© 2023 WFAE
90.7 Charlotte 93.7 Southern Pines 90.3 Hickory 106.1 Laurinburg
Play Live Radio
Next Up:
Available On Air Stations

Lassiter fails to ride McCrory's popularity into office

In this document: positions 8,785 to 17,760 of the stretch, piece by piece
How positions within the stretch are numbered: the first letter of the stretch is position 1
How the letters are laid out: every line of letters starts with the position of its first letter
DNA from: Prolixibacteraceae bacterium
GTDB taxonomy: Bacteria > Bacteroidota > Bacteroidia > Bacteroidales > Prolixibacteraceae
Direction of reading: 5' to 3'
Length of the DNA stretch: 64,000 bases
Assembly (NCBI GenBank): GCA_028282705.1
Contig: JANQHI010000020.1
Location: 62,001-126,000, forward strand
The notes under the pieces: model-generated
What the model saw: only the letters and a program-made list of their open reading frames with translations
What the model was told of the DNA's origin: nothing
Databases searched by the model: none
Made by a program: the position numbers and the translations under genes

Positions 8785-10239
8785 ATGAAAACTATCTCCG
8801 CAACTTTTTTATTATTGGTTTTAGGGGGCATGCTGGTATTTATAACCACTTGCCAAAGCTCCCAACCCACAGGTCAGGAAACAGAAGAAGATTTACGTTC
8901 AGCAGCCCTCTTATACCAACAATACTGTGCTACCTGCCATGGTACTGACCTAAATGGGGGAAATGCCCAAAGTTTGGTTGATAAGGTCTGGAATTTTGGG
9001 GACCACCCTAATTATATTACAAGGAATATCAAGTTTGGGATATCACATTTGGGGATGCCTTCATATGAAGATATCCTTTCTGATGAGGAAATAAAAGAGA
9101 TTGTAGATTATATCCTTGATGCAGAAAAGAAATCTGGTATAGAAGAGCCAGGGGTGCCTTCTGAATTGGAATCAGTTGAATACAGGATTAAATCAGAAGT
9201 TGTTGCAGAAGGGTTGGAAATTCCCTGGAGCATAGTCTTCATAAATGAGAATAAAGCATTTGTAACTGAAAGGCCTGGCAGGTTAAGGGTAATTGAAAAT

Outgoing Charlotte Mayor Pat McCrory has a 60 percent approval rating according to the latest survey by Public Policy Polling. So why didn't that propel fellow Republican John Lassiter to victory in the mayor's race? WFAE's Julie Rose reports: A popular departing mayor can often give a boost to a candidate from the same party. But that's usually because the outgoing mayor campaigns heavily in support of his replacement. Such was not the case for John Lassiter. Pat McCrory says Lassiter asked him to lay low. "I've stated all along that I was for John, but John kinda needed to be his own man in this election and that was kinda his decision," says McCrory. "And I respect that. When called up, I'd helped him, but otherwise, both candidates ran their own campaigns." Shortly after admitting defeat last night, Lassiter said he had no regrets about keeping some distance from McCrory in his campaign. He says he needed to run on his own steam. Public Policy Polling's Tom Jensen says that may have backfired because Lassiter didn't woo enough support from white Democrats who have been willing to cross party lines for McCrory. "And it seems very possible that if McCrory had had more of an active role in making the case to those white Democrats who've been willing to cross over, over the years, that Lassiter would be solid continuation of McCrory's moderate brand of leadership, that could have helped Lassiter to get the votes he needed with that group to get over the top," says Jensen. . . or at the very least, the race would have been more of a toss-up. Lassiter lost by about 3,200 votes. If Lassiter failed to ride McCrory's coattails, Foxx did a good job riding Obama's - in fact, better than Jensen's polls projected. "Clearly black voters did turn out in record numbers for a local election yesterday, so I think that's part of it," says Jensen. "But there's also just a much stronger Democratic campaign operation in Charlotte now that was sort of set up as a result of the Obama campaign." Jensen says Foxx was able to tap those volunteers to get out his own votes.